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Why a vaccine alone won’t put an end to the pandemic

To curb the spread of smallpox decades ago, authorities had to further rely on a suite of low-tech measures. Reining in Covid-19 will be similar

Although the eradication of smallpox is often held up as proof of the definitive success of vaccines, it should not be forgotten that smallpox raged for centuries before it was finally brought to an end. Photo: Ben Birchall/PA Wire/PA Images

Smallpox killed countless millions—300 million people in the 20th century alone—before it was finally declared eradicated on May 8th 1980. It was a momentous day, marking what the current director general of the World Health Organization, Dr Tedros Adhanom Ghebreyesus, called the greatest “public health triumph in world history”.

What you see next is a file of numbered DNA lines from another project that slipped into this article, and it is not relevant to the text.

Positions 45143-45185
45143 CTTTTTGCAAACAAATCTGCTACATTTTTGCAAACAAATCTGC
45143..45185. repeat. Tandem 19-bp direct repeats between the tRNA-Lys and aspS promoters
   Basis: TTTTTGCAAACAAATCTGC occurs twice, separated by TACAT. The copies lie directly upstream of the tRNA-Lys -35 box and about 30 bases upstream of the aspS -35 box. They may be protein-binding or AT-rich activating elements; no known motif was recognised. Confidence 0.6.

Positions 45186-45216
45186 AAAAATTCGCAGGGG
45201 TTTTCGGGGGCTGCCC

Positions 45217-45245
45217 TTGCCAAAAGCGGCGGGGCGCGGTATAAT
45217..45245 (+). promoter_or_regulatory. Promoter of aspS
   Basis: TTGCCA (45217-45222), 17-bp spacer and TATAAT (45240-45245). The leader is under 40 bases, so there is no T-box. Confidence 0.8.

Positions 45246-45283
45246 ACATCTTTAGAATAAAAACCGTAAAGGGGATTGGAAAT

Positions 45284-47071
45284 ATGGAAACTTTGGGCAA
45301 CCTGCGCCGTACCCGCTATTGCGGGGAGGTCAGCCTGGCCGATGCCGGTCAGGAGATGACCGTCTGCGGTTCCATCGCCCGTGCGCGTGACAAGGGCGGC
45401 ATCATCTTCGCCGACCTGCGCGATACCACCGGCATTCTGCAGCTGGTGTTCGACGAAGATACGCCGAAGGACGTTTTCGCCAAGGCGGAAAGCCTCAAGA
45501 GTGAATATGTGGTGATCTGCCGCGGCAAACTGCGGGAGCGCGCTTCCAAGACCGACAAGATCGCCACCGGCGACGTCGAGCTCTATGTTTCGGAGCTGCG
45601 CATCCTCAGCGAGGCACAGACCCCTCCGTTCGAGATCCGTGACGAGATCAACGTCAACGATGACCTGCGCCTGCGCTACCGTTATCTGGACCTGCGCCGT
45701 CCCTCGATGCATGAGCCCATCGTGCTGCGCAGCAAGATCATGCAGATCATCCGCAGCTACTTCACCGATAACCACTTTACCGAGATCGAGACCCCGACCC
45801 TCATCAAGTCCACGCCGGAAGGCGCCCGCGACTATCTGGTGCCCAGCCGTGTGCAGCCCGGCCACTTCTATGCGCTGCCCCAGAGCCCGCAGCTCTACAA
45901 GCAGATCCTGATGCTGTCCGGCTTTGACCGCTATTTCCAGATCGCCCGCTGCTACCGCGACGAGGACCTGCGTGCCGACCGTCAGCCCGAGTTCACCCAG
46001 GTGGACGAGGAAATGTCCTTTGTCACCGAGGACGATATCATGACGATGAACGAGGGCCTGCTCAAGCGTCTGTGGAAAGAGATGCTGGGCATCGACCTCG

Smallpox, as one researcher has emphasised, “was eradicated solely through vaccination”. Today, this achievement feels particularly encouraging and seems ready for a reboot as governments worldwide tell the public that the Covid vaccine will soon end the pandemic and return life to normal.

Worldwide, advance reviews are flooding in. Vaccines are…

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